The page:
How to write a beast of a novel

9780575123182We’re excited to announce the UK launch of A J Dalton’s Gateway of the Saviours, the huge and machiavellian sequel to Empire of the Saviours. On behalf of all the readers and authors-in-the-making out there, we thought we’d ask the author if he could share a few of his secrets (without then having to kill us!) on how to go about writing such an epic. Here are Adam’s top tips:

1.  Don’t let anyone tell you how to do it. Ironic tip to open with, I know, but basically there’s no formula for success. If there was, everyone would be successful, wouldn’t they? Simply, whatever works for you is the right way. Some people find it valuable to be a member of a writers’ group, some go on writing courses – but none of that works for me personally. Some people like to shut themselves away and never show anyone their stuff. That can work too.

2.  Never give up. You’ll have heard of ‘big names’ being rejected by lots of publishers before getting their material published. I heard (although it might be apocryphal) that William Golding had Lord of the Flies rejected by 29 publishers before it got published… and that book is now considered one of the great works of English literature.

3.  Believe in yourself and trust your own opinion over that of others. Publishers are not just looking for quality (Oh, yes they are! – Marcus, Adam’s editor at Gollancz), you must remember that. They’re looking for something that is commercial and will make them money (Well, that helps, admittedly – Marcus). Think about trashy romances. They’re not successful because they’re quality literature, are they? But they sell, so they get published.

4. Practice makes perfect. I started my first novel at 15. I got some poems published at 21. I got a short story published at 35. I got Necromancer’s Gambit out there at 37, having done five books previously that failed to get published. But I eventually got it all sorted and now the writing’s much easier. It’s a skill you can improve with practice.

5. Don’t be scared to fail. We can learn to do something better when we’ve failed at it first time. Think of it as improving your aim. You can only improve your aim by practice. Ask Jonny Wilkinson – he’s on the training pitch in all weathers.

6. Write for yourself, not someone else. You need to enjoy writing what you write because otherwise you’ll never stay motivated. When you’re in a dimly-lit lonely room, it can be the brightest place on earth if you’re in the sunlit world of the story you’re creating.

7. Don’t feel you need to have worked out the whole plot before you start writing. A lot of American publishers ask for full plot outlines before they’ll agree to supporting an author. However, books that are written once the plot has been agreed can be very by-the-numbers, very then-this-happened-then-this-then-this. Their quality of writing is (arguably, sometimes) low. British publishers still let you work things out as you go along. That makes your writing reflective, complex and surprising.

8. Make life easy for yourself and decide what ‘genre’ you’re going to write in before you start writing anything. Hey! No one else in the writing game is obliged to make life easy for you, so you may as well be your own best friend.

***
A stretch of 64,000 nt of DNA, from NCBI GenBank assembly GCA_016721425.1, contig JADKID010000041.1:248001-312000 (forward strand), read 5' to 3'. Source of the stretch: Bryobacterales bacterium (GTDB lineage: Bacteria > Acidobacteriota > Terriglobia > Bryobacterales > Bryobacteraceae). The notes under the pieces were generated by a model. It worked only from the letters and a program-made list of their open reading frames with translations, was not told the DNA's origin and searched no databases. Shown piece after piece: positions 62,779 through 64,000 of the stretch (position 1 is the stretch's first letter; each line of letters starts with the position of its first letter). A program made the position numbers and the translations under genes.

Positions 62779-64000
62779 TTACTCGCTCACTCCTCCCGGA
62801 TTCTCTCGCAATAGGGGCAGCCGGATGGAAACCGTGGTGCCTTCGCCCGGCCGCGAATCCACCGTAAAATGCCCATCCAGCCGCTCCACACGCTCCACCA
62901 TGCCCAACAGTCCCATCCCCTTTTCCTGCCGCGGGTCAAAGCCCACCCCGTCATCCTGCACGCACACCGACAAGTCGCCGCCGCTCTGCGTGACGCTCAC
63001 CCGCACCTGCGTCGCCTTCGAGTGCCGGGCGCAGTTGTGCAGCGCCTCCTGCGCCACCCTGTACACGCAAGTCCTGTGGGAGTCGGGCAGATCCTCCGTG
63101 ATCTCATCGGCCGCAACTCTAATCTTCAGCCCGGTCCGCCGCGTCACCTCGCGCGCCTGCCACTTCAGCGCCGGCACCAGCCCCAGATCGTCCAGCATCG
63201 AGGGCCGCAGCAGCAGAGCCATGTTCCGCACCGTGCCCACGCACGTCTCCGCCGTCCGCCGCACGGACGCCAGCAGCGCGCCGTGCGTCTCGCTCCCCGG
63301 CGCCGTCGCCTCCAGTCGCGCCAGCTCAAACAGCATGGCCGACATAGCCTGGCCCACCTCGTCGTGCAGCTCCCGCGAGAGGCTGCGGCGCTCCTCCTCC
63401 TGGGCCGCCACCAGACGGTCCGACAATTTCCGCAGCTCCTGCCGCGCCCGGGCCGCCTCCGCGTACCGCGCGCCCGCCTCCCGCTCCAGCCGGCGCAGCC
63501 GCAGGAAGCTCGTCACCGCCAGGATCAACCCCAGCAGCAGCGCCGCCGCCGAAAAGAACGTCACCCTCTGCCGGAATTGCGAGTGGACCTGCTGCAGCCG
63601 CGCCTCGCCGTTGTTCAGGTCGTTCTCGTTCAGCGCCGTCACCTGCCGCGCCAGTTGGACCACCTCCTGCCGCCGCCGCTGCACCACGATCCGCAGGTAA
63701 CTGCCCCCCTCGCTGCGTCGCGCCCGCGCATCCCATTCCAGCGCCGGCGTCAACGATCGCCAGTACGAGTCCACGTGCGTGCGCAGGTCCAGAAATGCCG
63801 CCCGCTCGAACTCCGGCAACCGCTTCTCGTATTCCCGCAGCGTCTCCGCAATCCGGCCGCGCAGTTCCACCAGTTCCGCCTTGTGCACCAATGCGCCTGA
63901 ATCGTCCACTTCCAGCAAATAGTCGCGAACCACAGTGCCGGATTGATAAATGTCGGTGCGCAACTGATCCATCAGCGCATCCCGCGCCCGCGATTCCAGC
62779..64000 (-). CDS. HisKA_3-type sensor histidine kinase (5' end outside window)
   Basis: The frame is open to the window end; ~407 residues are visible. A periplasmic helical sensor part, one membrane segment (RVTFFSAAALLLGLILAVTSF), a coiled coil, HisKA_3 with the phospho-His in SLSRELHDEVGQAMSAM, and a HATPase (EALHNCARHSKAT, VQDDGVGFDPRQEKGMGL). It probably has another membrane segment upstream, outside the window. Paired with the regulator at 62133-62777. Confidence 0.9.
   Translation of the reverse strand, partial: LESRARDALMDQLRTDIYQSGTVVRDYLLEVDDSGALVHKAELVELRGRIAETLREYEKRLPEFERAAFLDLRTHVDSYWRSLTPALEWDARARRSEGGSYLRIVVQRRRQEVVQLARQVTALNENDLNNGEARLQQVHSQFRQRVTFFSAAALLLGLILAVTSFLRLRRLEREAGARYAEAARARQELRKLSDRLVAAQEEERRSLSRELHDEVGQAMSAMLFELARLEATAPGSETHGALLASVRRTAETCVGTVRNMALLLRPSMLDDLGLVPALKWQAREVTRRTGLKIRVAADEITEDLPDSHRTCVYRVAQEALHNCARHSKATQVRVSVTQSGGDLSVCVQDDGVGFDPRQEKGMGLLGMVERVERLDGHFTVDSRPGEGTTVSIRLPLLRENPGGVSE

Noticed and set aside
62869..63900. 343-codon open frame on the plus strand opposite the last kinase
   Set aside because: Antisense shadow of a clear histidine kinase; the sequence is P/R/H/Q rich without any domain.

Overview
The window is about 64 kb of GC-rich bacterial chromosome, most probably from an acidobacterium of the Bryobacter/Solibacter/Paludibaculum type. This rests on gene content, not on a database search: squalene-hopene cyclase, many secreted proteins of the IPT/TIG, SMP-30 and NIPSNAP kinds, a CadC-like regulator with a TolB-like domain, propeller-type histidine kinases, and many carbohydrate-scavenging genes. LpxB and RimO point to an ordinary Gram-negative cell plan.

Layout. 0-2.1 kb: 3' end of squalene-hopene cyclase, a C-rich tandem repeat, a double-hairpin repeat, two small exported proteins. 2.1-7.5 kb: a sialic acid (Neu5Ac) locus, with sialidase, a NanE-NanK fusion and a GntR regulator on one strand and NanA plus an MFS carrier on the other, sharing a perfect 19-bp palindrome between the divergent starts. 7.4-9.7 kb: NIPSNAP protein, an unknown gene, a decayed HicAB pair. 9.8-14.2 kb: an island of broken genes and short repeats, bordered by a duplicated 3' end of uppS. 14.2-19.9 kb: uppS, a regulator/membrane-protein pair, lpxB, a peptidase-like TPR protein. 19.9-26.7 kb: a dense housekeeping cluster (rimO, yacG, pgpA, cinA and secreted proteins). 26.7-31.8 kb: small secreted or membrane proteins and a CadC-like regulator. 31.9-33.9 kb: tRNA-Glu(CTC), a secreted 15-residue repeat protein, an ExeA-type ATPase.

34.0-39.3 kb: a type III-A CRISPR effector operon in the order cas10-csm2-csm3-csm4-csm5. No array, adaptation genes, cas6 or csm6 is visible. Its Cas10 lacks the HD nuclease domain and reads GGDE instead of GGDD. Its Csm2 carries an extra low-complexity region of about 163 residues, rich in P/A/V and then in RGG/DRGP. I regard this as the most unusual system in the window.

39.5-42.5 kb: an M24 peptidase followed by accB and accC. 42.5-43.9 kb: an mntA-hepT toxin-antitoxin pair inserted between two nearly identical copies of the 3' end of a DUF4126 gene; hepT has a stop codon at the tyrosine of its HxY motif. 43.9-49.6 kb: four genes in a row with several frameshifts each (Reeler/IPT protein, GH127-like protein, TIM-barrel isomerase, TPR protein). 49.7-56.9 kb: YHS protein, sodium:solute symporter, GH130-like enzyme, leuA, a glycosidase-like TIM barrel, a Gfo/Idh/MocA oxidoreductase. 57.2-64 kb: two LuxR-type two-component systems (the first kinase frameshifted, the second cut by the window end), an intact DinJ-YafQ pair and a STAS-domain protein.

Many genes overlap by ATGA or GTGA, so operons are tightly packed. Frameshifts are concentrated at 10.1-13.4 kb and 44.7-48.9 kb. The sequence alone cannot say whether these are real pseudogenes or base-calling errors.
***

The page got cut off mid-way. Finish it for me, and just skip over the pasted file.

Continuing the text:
9. Be careful of the ‘author voice’ in your writing. All writing comes from a perspective. That perspective is effectively an extra character in your book. That character can sometimes be a vague and tantalising ghost, and sometimes it can be a wailing banshee that is way too intrusive and can drown out everything else. Some writers get round the problem by writing in the first person: ‘I’. But a lot of readers don’t like books written like that. What I do in my writing is deliberately tell the story from the perspectives of its different characters. I let them ‘own’ the viewpoint… and that makes them more interesting and believable.

10. Put yourself under a bit of pressure. Set yourself a deadline, block out a time every week in your calendar, have your friend lock you in a room where there’s nothing but pen and paper, enter a competition, get a bank manager who’s a monster, whatever – just find something that makes you knuckle down and stick to a weekly writing quota.

No, it’s not easy. Is it all worth it? Even the stress-related hair loss? ‘Course it is. Writing a book involves pouring all of your creativity and passion onto paper, using your intellect to its utmost, and sharing some of the most important ideas you have with others. When you get your first piece of fan mail from someone who isn’t your mum, when someone ‘gets’ your writing and is affected by your ideas, then it all becomes worth it. It’s the highest form of communication, a sort of communication that makes both reader and writer feel different, bigger and better somehow. After all, writers don’t do it for the money (95% of authors make less than £20K a year) – no, they do it for far more important reasons than that. A love of fantasy and a belief that things are possible.

Take it from us at Gollancz, if you haven’t read Empire of the Saviours or Gateway of the Saviours yet, you really should. It’ll make you feel different, bigger and better somehow (This is not a scientifically-backed promise).

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